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Why does it matter to you? The details of employment are between the employer and employee. If both sides (or in this case all three sides) are happy with the arrangement, it is nobody else's business figuring out who pays whom and how much. If one of the two universities are unhappy with the situation, it is their job (not yours) to make inquiries.

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  • A German professor was caught having two paid professoral jobs in Germany (which is not permitted). This was because he had two websites. I do not think it is inappropriate to investigate that for - say - a student, and to inquire about that. Mar 1 at 20:59
  • @CaptainEmacs Then tell the authorities about it. I'm just not a fan of vigilante investigators. (Besides, of course, the practical difficulty that Joe Shmoe will not get very far with getting access to documents that prove/disprove that something illegal is happening.) Mar 2 at 16:20
  • I do not disagree with your stance on vigilantism, but I think the problem is not the reporting per se, but the motivation behind it (see my response). I think the prof can not complain if someone notices something off, asks around and it comes back to bite them. However, if that's as a consequence of a directed cabal seeking to dig out dirt, it's quite a different issue. In my opinion, that's the actual problem in the present case. Mar 2 at 17:32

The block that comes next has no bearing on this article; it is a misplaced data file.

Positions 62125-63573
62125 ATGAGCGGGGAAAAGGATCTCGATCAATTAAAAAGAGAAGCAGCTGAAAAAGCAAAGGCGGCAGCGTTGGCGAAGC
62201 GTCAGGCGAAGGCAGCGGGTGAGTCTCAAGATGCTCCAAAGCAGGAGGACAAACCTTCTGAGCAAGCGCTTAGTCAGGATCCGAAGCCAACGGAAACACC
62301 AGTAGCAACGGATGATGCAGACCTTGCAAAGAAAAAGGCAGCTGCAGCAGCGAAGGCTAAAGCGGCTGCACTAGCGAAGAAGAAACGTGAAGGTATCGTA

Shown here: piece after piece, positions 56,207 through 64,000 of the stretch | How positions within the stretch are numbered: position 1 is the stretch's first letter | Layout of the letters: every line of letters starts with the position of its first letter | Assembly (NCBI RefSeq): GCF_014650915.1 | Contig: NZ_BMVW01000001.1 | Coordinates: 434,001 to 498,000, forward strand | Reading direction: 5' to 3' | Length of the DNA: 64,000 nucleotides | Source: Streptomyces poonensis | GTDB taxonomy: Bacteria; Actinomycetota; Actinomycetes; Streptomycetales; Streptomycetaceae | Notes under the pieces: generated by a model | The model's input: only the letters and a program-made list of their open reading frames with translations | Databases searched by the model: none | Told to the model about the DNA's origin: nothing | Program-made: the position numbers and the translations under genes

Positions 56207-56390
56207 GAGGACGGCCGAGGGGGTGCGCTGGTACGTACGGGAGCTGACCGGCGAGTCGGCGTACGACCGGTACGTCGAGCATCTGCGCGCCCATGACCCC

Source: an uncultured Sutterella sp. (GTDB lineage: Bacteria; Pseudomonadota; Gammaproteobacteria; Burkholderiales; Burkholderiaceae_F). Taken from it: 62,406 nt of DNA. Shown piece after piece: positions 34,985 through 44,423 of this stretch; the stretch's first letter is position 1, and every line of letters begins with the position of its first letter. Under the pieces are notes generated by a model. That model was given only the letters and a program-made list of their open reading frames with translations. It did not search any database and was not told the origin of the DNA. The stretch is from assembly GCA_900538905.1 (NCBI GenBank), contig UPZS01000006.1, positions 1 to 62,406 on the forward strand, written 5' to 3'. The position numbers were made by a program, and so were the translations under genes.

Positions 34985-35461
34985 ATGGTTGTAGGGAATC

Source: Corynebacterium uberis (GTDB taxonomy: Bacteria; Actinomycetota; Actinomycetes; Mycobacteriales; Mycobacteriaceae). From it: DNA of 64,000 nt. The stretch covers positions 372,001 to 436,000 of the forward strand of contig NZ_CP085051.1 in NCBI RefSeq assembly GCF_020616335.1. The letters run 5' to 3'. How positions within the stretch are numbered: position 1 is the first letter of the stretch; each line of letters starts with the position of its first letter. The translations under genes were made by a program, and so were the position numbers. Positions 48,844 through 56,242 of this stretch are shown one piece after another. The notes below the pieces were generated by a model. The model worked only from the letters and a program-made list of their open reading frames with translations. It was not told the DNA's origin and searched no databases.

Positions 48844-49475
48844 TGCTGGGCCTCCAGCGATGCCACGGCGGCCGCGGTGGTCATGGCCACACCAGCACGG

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    @CaptainEmacs Yes, of course, someone doing something wrong cannot expect not being called out on it. But I just don't see how OP would have any evidence that that person is actually paid twice. They state that that is so, but I fail to see how they would have a reasonable belief that. It just sounds like they're holding a grudge. Mar 2 at 18:44